16 Feb

The first song we ever heard by Zig Zags is fifty seconds long – which equates to it being about thirty seconds longer than it needed to be in order to secure our love and support.

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As it turns out, while that fifty-second ode to suicidal bikers of the black magic kind was the first song we ever heard by Zig Zags, it was not the first time we ever heard Zig Zags. That honor would go to the band’s earthquake inducing, soul-Sabbath swing at Betty Davis’ “If I’m In Luck I Might Get Picked Up,” featuring raw vocal power from James Newell Osterberg, Jr., a man many people refer to as Iggy Pop.

Sadly, we recalled the song as being solely the work of Pop, without the pep of Zig Zags, their very name erased from our memory, perhaps the result of the use of the delivery system referenced in the band’s namesake. Yet we were in luck because we just might have picked up … a tape.

A tape featuring no less than fourteen fuzzy, freaky formulations of the awesome kind. A tape that opens with “Psychomania,” the fifty-second wheelie through your brain mentioned above, and then follows through on the promise of amplified adrenaline overdose until the very end. A tape that guarantees – guarantees under threat of pain from Captain Zag himself – that Zig Zags will this time remain in our memory, no matter how cloudy and resin-caked it may become.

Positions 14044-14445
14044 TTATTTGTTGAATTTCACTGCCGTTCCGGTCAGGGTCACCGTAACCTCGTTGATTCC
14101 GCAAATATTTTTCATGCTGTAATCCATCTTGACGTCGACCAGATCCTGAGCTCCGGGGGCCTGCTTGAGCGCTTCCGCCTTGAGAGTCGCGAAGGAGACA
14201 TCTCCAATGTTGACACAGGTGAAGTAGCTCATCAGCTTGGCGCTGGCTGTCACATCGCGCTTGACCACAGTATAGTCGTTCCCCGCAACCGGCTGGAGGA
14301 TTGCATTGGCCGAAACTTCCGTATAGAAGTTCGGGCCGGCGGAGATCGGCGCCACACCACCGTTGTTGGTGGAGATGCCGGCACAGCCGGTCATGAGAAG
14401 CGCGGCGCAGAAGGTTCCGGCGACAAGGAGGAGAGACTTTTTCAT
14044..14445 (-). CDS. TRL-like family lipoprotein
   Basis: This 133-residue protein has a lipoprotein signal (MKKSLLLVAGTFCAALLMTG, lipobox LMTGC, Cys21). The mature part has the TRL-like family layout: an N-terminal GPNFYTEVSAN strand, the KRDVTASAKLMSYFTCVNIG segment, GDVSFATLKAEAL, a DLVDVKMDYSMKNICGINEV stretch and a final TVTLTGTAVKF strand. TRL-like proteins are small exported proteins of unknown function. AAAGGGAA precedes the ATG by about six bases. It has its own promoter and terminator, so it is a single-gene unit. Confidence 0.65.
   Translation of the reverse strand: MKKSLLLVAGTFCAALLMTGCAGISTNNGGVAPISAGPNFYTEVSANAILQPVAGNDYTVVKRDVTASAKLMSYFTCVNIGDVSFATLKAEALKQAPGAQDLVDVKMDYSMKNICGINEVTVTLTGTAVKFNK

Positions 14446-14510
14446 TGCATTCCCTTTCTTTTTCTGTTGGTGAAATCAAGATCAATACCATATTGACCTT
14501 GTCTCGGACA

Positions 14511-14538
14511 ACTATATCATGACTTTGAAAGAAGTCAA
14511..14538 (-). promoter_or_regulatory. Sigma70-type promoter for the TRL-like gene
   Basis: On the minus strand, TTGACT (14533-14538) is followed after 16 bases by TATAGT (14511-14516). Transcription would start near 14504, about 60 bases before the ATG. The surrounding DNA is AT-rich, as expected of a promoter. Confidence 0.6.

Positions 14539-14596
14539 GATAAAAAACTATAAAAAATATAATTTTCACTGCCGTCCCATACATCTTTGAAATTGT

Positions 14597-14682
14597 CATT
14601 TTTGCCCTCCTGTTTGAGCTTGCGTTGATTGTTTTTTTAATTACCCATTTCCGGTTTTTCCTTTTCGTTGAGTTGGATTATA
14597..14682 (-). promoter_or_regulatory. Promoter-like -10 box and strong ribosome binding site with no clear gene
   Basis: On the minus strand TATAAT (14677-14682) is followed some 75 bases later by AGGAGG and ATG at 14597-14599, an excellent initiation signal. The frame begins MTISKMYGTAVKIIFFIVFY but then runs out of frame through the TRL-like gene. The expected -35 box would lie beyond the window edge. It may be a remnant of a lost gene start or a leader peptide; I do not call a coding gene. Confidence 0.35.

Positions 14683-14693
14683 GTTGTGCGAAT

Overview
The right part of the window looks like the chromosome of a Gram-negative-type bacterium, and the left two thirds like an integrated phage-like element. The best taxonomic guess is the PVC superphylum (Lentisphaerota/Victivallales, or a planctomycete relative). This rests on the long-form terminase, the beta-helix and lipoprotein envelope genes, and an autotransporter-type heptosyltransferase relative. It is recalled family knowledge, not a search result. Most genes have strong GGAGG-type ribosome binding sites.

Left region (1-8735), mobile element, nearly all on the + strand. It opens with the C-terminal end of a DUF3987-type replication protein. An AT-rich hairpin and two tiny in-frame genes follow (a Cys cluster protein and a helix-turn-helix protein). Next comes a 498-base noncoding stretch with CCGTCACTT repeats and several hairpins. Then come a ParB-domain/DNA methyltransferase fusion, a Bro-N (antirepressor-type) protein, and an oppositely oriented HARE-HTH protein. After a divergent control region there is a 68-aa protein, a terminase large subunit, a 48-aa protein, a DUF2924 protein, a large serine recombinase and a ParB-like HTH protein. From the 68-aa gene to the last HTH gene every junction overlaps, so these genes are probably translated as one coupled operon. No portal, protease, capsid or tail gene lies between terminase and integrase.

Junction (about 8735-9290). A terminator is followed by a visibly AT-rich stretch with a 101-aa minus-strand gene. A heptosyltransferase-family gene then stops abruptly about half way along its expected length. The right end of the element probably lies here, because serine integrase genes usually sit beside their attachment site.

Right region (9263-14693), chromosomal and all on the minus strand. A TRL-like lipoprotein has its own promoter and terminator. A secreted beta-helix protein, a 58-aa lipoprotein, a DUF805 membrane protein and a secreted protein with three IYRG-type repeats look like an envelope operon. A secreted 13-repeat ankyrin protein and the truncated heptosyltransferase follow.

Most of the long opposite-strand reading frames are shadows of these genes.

Zig Zags seem incapable of writing riffs that aren’t nitro-charged and six-hundred and sixty-six stories tall, as evidenced by the scorching “Scavenger.” Surprisingly, their three-piece thrift-store boogie-thrash is balanced beautifully with some comparatively more mellow moments, like “Sauer Jam” and “Eyes,” reminding us that the band is coming from California with an aching in their heart, broken and bruised as it may be.

Still, when Zig Zags enter your world, you’re welcome to leave your dream-catchers and picnic blankets in the trunk. Those items will only weigh you down as you traverse the land of monster wizards and turbo hits, the band’s natural habitat. Zig Zags may be wanderers, but they’re never far from home. If we’re in luck, they’ll stay around, too.

Zig Zags music is available at their Bandcamp page

“To wander through the desert feeling very thirsty represents our inner yearning for joy, happiness, and peace, which we try unsuccessfully to satisfy in the outside world. The excitement and delight experienced on seeing the pool in the distance correspond to the feeling that arises in the first jhana [meditative absorption]— the realization that there is something that, though it is still ‘in the distance,’ can ultimately bring us complete satisfaction. Knowing it is there, the mind moves toward it.” – Who Is My Self?” by Ayya Khema


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